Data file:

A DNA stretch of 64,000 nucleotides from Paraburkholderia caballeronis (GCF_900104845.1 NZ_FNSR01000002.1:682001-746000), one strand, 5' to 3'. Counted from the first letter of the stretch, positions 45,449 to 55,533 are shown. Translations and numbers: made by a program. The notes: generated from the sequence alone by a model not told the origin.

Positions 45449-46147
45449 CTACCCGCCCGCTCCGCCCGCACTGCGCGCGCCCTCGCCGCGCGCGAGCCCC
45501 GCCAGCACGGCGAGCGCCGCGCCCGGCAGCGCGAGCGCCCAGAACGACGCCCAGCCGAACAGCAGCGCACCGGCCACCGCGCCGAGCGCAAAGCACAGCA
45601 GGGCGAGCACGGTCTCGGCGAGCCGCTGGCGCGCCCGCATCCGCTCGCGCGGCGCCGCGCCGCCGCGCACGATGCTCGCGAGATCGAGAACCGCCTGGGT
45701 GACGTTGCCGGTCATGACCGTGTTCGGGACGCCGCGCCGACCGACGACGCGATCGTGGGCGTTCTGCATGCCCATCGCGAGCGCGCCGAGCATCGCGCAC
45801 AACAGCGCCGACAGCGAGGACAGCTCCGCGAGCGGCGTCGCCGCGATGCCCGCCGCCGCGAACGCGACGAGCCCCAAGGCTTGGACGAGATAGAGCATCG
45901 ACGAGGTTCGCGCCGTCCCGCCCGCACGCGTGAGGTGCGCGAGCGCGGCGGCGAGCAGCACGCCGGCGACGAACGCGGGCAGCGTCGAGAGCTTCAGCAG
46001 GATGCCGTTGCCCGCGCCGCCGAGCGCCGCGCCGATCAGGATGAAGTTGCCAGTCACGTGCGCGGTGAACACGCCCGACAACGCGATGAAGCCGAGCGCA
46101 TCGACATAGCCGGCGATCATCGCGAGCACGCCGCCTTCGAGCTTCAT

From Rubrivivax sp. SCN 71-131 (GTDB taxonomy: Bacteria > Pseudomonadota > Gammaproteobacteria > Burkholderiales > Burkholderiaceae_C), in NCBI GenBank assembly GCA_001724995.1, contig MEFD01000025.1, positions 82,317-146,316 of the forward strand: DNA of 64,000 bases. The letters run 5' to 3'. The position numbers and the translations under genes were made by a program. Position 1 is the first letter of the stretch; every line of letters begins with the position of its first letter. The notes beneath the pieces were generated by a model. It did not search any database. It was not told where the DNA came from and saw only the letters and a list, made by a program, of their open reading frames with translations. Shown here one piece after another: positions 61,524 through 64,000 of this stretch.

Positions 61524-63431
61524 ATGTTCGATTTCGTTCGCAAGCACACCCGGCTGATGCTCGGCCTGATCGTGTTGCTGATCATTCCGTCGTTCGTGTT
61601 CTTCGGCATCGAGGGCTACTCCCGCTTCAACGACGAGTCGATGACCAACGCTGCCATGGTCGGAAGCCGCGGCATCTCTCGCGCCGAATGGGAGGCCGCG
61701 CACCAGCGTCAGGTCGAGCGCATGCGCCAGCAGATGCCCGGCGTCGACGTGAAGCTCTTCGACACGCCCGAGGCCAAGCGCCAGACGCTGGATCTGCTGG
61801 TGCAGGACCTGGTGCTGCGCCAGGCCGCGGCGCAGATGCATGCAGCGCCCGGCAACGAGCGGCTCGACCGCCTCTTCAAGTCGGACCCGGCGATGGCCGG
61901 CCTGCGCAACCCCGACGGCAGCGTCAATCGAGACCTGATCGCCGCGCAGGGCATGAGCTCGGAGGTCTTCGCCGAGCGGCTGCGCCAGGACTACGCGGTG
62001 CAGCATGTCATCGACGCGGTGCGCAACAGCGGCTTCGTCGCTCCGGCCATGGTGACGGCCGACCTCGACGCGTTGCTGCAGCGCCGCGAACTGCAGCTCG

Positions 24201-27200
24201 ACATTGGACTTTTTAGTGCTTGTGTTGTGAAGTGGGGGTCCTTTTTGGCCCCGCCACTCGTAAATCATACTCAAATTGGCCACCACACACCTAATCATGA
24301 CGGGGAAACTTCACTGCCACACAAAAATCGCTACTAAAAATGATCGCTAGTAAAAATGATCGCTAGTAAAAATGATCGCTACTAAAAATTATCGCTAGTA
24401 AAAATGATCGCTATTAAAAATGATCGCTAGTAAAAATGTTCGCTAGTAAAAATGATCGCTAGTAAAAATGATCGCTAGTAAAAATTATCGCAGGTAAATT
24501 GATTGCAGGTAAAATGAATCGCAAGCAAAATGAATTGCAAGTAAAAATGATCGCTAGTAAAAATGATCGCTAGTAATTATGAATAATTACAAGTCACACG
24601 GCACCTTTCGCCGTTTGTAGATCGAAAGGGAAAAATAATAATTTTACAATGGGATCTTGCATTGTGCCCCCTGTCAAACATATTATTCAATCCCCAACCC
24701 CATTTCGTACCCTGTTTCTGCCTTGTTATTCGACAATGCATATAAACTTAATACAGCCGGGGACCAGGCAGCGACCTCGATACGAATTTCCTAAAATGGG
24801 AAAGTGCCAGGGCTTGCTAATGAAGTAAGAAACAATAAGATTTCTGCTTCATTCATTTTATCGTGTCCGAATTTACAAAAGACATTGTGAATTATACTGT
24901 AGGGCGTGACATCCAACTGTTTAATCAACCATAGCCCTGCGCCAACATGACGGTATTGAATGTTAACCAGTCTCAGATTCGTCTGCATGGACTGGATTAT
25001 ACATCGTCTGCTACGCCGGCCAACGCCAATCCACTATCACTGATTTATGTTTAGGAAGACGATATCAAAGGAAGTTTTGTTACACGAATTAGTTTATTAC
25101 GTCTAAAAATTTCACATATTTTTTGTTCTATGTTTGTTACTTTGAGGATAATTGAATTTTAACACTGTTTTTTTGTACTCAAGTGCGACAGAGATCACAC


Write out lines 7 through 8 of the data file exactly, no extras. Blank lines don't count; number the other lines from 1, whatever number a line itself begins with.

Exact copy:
45801 AACAGCGCCGACAGCGAGGACAGCTCCGCGAGCGGCGTCGCCGCGATGCCCGCCGCCGCGAACGCGACGAGCCCCAAGGCTTGGACGAGATAGAGCATCG
45901 ACGAGGTTCGCGCCGTCCCGCCCGCACGCGTGAGGTGCGCGAGCGCGGCGGCGAGCAGCACGCCGGCGACGAACGCGGGCAGCGTCGAGAGCTTCAGCAG